You too can cook washoku / Pickled ume adds refreshing touch to dishes

Courtesy of Mari Nameshida

Chicken salad with umeboshi dressing

By Mari Nameshida / Special to The Japan NewsFrom June to July, I love to prepare umeboshi pickled plums for my dishes. Umeboshi are a preserved food often served in bento box meals or with breakfast at ryokan inns or hotels. They are usually salted and then dried under the sun with red shiso leaves.

While traditional umeboshi are extremely sour and salty, today there are many variations suited to different palates, such as reduced-sodium, honey-marinated or even bonito-flavored versions. Honey-marinated umeboshi are often produced by first soaking regular pickled plums in water to dilute the saltiness and then marinating them in honey to create a balanced flavor.

When making umeboshi at home, use an amount of salt equivalent to 20 percent of the fresh plums’ weight to prevent them from spoiling — this is why some people say umeboshi can last even 100 years.

However, like many other preserved foods, there is less of a need for very salty umeboshi today.

Instead, those who have yet to try some of the more modern variations should see if any are to their liking. I finally discovered my favorite type last year and now always order it from a certain brand in the Kishu region, the nation’s primary production center for umeboshi. It roughly corresponds with today’s Wakayama Prefecture.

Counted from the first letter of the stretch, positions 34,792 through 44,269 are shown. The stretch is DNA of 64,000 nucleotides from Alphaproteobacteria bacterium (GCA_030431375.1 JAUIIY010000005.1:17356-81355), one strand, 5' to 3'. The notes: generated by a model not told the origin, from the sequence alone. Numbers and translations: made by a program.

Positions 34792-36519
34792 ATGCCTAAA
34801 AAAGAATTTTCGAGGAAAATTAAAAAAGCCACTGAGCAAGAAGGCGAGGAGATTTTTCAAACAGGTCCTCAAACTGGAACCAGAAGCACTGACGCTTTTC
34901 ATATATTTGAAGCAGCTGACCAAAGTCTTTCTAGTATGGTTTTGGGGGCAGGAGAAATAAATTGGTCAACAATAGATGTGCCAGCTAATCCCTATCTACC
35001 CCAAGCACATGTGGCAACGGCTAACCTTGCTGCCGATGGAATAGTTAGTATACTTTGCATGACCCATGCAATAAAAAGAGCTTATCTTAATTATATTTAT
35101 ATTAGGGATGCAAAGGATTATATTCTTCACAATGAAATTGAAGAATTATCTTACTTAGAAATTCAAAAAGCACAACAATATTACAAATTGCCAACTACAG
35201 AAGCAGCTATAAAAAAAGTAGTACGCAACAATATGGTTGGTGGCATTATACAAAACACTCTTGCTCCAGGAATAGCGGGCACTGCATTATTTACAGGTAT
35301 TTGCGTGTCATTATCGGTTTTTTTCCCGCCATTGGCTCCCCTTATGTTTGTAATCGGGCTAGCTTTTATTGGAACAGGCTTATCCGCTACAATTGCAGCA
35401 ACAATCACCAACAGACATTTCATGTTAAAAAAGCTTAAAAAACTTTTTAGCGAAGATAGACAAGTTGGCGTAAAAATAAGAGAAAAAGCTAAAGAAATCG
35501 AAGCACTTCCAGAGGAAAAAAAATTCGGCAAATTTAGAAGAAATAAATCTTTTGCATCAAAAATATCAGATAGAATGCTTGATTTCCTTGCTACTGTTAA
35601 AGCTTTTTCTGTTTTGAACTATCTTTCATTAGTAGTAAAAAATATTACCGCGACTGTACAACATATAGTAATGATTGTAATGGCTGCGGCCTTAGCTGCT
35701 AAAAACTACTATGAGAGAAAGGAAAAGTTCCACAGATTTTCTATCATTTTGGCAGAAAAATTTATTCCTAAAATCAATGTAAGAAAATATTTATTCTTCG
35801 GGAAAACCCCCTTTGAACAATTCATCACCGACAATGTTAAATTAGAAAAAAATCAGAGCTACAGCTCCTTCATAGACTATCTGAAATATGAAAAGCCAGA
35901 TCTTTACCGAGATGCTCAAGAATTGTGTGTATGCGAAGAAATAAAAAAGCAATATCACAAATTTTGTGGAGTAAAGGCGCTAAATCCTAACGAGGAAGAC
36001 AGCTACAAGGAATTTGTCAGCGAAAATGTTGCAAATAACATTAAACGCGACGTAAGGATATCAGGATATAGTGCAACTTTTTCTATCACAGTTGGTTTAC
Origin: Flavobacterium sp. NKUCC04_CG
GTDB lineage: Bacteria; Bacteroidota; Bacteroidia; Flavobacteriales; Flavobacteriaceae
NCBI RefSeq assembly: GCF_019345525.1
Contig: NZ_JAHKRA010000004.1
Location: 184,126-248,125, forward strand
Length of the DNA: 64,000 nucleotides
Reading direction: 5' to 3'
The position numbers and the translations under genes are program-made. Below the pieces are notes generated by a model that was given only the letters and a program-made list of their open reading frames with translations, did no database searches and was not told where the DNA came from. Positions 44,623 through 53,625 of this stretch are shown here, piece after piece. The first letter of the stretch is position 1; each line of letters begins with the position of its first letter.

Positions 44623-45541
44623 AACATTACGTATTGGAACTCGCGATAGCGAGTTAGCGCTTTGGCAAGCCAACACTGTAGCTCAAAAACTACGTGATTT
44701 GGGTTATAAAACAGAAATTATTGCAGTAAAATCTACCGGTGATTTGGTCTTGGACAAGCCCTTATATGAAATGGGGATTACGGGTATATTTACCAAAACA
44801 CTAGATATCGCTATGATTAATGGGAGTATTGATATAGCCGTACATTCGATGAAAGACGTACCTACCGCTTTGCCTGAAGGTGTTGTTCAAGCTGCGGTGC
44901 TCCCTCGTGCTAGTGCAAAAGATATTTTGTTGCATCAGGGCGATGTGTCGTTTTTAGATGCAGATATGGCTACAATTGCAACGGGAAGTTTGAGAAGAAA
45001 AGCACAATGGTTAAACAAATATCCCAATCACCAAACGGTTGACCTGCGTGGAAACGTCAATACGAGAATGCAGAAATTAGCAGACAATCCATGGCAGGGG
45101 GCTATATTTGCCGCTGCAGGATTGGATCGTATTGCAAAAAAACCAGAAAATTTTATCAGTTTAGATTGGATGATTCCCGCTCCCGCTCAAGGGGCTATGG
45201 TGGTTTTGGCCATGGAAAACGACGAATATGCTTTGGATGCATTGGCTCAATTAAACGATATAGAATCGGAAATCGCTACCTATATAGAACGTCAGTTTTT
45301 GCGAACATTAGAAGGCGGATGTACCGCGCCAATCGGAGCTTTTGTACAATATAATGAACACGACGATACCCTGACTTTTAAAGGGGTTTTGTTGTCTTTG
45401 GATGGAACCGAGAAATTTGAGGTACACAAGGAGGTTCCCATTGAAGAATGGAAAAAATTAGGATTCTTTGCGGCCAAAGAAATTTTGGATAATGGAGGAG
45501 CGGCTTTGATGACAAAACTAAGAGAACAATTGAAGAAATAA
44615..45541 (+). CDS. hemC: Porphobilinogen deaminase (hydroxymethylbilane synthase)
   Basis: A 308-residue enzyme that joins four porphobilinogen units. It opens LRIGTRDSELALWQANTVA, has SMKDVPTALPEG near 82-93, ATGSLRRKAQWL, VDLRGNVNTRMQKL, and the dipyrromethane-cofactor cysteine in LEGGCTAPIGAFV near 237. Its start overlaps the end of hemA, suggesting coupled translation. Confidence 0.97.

Throughout Asia, plums have been used for their medicinal properties. They offer many health benefits as they are rich in antioxidants, potassium and manganese; protect the liver; and promote a healthy appetite, among other advantages. Even if you don’t like pickled plums, you can benefit from generally incorporating ume into your diet.

I highly recommend that umeboshi beginners first use the food as a seasoning, as it is perfect for dressings, meat sauces or pasta. In this installment, I’ll share a recipe for a zesty dressing that is refreshingly sweet and delicious. I can eat a whole bowl of salad with this dressing, and it’s nice to eat during hot, humid summers.

The dressing also goes well with protein, so adding either boiled squid or chicken to your salad works well. If you use chicken strips, be sure to keep them moist by letting them sit in the water you used for cooking them. As the water cools, the chicken will also cool while preserving its moisture.

Please also be sure to use honey-marinated umeboshi for the dressing. Salt content varies significantly depending on the type of umeboshi, so your dressing will be too salty if you use a traditional variety. Each umeboshi also possesses a different level of sweetness, so adjust the flavor of the dressing with honey when mixing your ingredients.

Mari’s recipe for chicken salad with umeboshi dressing

Ingredients (serve 4):

3 chicken strips

½ onion, thinly sliced lengthwise

½ carrot, julienned

1 green bell pepper, julienned


3 tbsp honey-marinated umeboshi (about 5 pieces)

1 tbsp whole-grain mustard

3 tbsp chicken broth from cooking the meat, or dashi

2 tbsp olive oil

1 to 2 tbsp honey (optional)


1. Place chicken strips in a pot, cover with enough water and heat. Once the water boils, simmer at lowest heat for 1 minute, then turn off. Let the chicken strips cool in the water used for cooking. Set aside.

2. Soak the thinly sliced onion in plenty of water for 30 minutes, then drain.

3. Mix all the ingredients for the dressing in another bowl. Adjust the flavor with honey if too salty and sour. Shred the chicken into small pieces with your hands and toss with the dressing. Toss all the vegetables together with the chicken and serve immediately.

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